Because I can only do so much, I’ve had to work out which things I most need and want to do, and that means learning to say no (often when I want to say yes)
I’ve realised I sometimes need to say ‘no’ to myself, as well as to other people. It’s about looking after yourself, not pushing it!

For further information about saying ‘no’ click here

How to say ‘No’

  • Be clear & brief so the other person is certain about what you’re saying
  • You can be warm and friendly, but firm and polite
  • There is usually no need to say ‘sorry’ or to give long explanations when you say no; it is your right to decide what you do (just as other people decide what they do)
  • It is generally best to avoid making excuses or placing blame when you’re saying no – be honest

Here are some ways of saying ‘no’ in different situations. Each of them fits with the ‘rules’ of saying no above – which ones do you prefer?

Hello, can I interest you in buying this amazing new multipurpose cleaner?

Thank you but no, goodbye.
I already have a cleaner that is perfect for me, thanks, so I am not interested.
I might be interested next year, why don’t you come back then? Goodbye.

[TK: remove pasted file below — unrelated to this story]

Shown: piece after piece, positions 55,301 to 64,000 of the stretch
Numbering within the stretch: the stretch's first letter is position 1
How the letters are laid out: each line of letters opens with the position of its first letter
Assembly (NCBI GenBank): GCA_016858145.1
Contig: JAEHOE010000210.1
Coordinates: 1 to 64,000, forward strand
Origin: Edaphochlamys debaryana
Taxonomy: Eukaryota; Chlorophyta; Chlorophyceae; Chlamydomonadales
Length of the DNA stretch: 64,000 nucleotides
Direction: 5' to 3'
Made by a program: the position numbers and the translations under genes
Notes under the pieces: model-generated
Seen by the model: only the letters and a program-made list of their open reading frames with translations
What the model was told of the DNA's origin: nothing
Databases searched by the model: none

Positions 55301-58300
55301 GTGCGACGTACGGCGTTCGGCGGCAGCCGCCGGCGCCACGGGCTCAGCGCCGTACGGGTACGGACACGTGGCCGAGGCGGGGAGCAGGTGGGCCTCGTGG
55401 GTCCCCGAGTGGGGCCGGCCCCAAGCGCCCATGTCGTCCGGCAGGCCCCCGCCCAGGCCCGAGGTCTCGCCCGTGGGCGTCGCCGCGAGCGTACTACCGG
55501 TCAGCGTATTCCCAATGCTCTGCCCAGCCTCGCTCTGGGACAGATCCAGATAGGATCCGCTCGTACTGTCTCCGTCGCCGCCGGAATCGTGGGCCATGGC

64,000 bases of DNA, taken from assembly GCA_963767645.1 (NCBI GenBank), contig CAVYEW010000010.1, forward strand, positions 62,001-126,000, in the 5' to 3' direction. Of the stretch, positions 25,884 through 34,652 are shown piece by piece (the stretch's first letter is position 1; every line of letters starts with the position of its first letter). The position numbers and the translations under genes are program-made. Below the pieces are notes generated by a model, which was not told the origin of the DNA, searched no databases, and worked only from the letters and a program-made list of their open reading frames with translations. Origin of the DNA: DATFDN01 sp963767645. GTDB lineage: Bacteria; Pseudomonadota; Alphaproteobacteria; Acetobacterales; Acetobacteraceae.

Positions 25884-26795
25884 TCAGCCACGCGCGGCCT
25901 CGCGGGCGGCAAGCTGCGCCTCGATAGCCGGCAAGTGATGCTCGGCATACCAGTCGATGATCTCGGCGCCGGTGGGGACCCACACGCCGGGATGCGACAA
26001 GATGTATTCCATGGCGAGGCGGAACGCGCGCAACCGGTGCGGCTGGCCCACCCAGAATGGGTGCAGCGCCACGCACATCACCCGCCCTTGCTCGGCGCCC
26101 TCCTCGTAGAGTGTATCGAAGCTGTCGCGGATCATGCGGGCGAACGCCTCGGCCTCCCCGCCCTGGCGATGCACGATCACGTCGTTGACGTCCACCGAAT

Please can you organise the next big family gathering?

I can’t do that because it’ll be too much for me to manage alone. I am happy to help with food.
I know it’s something you always do and you’d like someone else to for a change, but I’m afraid there’s no way I would be able to manage.
I might be able to help next time, if I’ve got less on, but right now it’s not something I can take on.

Would you like to come to London with me to the theatre tomorrow?

I can’t because the travel to London wipes me out – maybe we could find something to do together closer to home?
I know you’d love to go and see that show but I can’t come with you.
Thank you for asking! I can’t though – I need more time to prepare for a day out otherwise I can trigger a flare up in my pain.